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Senators inform Brazil’s Military Justice on alleged “criminal facts” during elections

This Friday (Dec. 2), circulated in WhatsApp groups a letter sent to the Prosecutor General of the Military Justice, Antonio Pereira Duarte, by the Deputy Prosecutor General, Carlos Frederico de Oliveira Pereira, with reports from senators about alleged “criminal facts” that occurred during the electoral process this year.

The document was forwarded on Nov. 25.

In the letter, the deputy prosecutor says that the facts reported by senators “may require action of other bodies of the Military Prosecutor’s Office (MPM) with the Courts of Military Justice, notably the Military Prosecutor’s Office in Brasilia, and also the Federal Prosecutor’s Office (MPF), first and second degrees, as well as in the extraordinary instances”.

Senators inform Brazil's Military Justice on alleged "criminal facts" during elections. (Photo internet reproduction)
Senators inform Brazil’s Military Justice on alleged “criminal facts” during elections. (Photo internet reproduction)

Also, according to the deputy prosecutor, the senators’ action is accompanied by “ample documentation”, which according to the letter, was sent to the prosecutor by e-mail.

The senators reported “possible practice of illegal constraint, without pointing out its authors, of which the Armed Forces Electronic Voting System Inspection and Auditing Team (EFASEV) was a victim.

Carlos Frederico explains that the senators based their suspicions of illegal constraint on the denials given to the Ministry of Defense (MD) when asked about the electronic voting system.

Finally, the senators also informed about the “possible interference of foreign companies in the electoral process”.

Carlos Frederico says that it has not yet been possible to verify such interference since the military team responsible for monitoring the elections did not have “broad access to information” from the Superior Electoral Court (TSE), “unlike these Big Tech companies, which, according to allegations (the senators), maintain a partnership with the Electoral Justice,” he added.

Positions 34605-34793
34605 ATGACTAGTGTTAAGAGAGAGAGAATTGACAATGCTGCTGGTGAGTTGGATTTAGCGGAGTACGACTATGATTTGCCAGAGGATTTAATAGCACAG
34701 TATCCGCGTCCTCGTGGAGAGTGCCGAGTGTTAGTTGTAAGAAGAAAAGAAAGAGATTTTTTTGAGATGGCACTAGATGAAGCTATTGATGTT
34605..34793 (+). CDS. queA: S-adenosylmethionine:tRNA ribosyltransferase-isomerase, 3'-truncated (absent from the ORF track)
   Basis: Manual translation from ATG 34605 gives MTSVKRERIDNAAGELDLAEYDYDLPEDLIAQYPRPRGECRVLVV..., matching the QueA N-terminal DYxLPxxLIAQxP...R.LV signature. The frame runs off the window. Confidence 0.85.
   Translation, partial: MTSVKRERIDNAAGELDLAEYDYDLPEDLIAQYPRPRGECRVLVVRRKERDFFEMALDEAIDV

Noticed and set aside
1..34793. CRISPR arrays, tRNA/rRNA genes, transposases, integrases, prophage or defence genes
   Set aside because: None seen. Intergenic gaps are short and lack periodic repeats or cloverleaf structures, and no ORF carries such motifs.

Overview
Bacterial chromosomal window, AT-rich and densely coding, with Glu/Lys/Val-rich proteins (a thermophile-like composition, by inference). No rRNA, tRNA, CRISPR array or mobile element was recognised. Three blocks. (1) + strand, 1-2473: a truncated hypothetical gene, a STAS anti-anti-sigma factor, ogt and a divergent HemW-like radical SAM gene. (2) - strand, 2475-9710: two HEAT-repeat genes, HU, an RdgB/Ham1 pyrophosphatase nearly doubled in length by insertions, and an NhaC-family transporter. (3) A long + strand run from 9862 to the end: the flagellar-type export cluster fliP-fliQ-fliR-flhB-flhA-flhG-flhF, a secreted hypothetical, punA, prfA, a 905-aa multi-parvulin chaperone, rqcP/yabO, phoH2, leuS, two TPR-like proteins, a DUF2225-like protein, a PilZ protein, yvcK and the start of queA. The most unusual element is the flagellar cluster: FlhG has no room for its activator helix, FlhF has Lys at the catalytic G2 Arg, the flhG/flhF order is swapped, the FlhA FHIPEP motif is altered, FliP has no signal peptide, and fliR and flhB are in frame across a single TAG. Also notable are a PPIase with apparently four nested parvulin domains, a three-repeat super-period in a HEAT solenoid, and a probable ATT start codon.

According to the deputy prosecutor, the senators understand “that there must be an investigation into a possible crime against the country’s external security, provided for in the Military Criminal Code (CPM), articles 142 to 145, having as factual support a possible cyber attack.

To justify the activation of Military Justice, the deputy argues that the action of the Armed Forces in elections is provided for in the electoral legislation in Law 13.844/19, which establishes the powers of the organs of the Federal Executive, and also cites the employment of military to Guarantee Voting and Counting (GVA), which occurs because of the Law and Order Guarantee (GLO).

Carlos Frederico recalls that on Aug. 11, 2022, President Jair Bolsonaro issued decree 11.172/22 “authorizing the employment of the Armed Forces in these elections as a GLO operation.

The deputy points out that including the Armed Forces in the Election Transparency Commission (CTE) was an initiative of the TSE.

However, the Court did not accept the suggestions for improving the security of the electoral system by the military.

Carlos Frederico says that the TSE “acted well” in calling the military to help in the inspection “in the face of the questions that have been observed about the possible action of hackers and other third-party interference in the electoral process,” but he emphasized that “no direct evidence of fraud in electronic ballot boxes” has been identified yet.

With information from BSM

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